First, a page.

Monthly Archives: April 2012

Mere Words

I have always had a problem with the language of Spiritual Experience, and a great deal of my spiritual enquiry has been focussed on this dilemma of mine. I have written pages and pages in various journals and diaries (none of which I have ever been good at keeping) on my bafflement at the way people talk about spirituality. My biggest problem is that judging by the speech of others, I have rarely, if ever, had a legitimate Spiritual Experience. Of course, I don’t mean to say that I myself have never had what I would term a spiritual experience, merely that I have not, as yet, found in language a fully realized way of describing it.

The problem, as I see it, is manifold. First off, within Pagan and New Ages communities, Spiritual Experience is frequently referred to as a Communion with the Divine, however, I find myself questioning what the actual content of such a description is. For that phrase to properly carry meaning, we must first be capable, at the very least, of defining the Divine in concrete terms, if not, then, explicitly defining communion in an equally concrete way. Here, of course, the question schisms into a hundred, if not more, discrete questions which every discrete theology answers in frequently radically different ways. If one, however, attempts to step back and define the Divine so that it includes multiple theologies (I would here argue that it is impossible to define the Divine in a way that includes all theologies) one is left with a definition of the Divine that is so vague as to be useless. There is, of course, the retort that such an effort is futile, since the Divine is the Great Unknowable Source/Creator/Totality/Fullness/Whatever, and the truth of Communion with the Divine lies within this Mighty Unfathomable. However, such an response nullfies itself, as communion implies an intimacy which can only exist between beings comprehensible to each other. Once the Divine is removed from the realm of experience, the idea of communion with it becomes nonsensical. The Divine must be describable and present within the realm of experience. If it can be experienced, we must also be capable of describing said experience, and speaking of such a communion in proper, concrete terms.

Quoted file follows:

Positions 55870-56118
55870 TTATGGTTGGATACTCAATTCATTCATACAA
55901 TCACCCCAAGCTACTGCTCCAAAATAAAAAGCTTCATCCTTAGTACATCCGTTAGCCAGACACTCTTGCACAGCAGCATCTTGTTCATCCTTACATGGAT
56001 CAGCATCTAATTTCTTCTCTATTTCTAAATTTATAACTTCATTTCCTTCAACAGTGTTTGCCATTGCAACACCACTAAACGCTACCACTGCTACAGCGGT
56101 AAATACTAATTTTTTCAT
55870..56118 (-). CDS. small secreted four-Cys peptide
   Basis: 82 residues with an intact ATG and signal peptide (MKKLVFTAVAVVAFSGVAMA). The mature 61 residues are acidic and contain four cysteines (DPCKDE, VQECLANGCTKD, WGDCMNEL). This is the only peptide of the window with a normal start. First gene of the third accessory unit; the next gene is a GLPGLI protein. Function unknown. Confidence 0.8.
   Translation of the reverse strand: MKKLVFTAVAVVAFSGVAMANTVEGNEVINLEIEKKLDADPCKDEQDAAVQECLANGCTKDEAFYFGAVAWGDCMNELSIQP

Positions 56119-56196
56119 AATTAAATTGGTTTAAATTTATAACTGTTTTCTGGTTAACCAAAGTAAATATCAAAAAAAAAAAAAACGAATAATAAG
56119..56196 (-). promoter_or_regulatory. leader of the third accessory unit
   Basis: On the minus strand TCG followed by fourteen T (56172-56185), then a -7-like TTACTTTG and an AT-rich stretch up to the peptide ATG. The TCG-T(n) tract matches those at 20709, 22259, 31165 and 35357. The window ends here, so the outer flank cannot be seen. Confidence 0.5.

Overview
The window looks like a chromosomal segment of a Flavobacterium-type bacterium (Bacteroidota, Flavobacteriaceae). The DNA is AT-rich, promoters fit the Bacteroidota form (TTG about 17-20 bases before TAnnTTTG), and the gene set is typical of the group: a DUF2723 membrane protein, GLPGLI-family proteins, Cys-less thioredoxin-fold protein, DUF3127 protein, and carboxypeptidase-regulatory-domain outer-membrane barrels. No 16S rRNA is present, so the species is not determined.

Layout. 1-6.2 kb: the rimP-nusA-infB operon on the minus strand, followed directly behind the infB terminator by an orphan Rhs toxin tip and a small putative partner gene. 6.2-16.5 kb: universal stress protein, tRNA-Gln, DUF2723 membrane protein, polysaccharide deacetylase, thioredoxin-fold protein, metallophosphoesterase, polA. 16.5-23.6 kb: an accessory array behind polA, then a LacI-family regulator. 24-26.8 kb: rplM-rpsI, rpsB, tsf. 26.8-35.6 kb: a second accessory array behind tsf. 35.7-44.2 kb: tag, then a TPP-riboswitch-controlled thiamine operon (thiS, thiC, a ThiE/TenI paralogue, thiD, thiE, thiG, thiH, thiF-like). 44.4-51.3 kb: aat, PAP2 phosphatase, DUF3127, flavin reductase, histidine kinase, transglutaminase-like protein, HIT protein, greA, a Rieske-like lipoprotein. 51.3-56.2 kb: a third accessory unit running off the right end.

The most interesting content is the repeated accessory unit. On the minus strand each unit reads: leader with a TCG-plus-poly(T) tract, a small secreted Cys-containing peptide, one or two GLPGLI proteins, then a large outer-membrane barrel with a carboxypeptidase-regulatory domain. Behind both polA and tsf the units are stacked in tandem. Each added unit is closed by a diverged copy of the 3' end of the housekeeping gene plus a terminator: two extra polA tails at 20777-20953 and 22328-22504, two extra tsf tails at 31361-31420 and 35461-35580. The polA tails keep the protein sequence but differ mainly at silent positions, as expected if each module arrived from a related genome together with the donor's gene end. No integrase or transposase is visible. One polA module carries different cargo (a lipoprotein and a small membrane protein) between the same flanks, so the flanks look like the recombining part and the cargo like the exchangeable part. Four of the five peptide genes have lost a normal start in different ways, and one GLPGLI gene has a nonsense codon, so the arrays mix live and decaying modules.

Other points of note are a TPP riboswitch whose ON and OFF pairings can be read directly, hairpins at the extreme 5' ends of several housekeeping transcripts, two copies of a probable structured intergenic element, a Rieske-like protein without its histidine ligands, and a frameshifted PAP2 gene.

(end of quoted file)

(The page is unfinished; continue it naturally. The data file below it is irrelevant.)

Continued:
I don’t mean to say that such a description would be easy, describing the experience of color is devilishly hard to do without relying on the names themselves. It is sufficient in casual speech to refer to a sunset as red, but it in describing the redness of the sunset one must resort to metaphor and analogy: poetry rushes in to attend to the subtle queerness of discrete experience. It seems to be, then, that the Divine, being, by necessity, as pervasive as color, should require a description as equally, if not substantially more, queer. I have to wonder, then, if such a queer description can claim the concreteness required to bring into sensibility the phrase, “Communion with the Divine,” and, if it cannot, are all attempts to uncover a proper spiritual discourse damned from the outset to failure?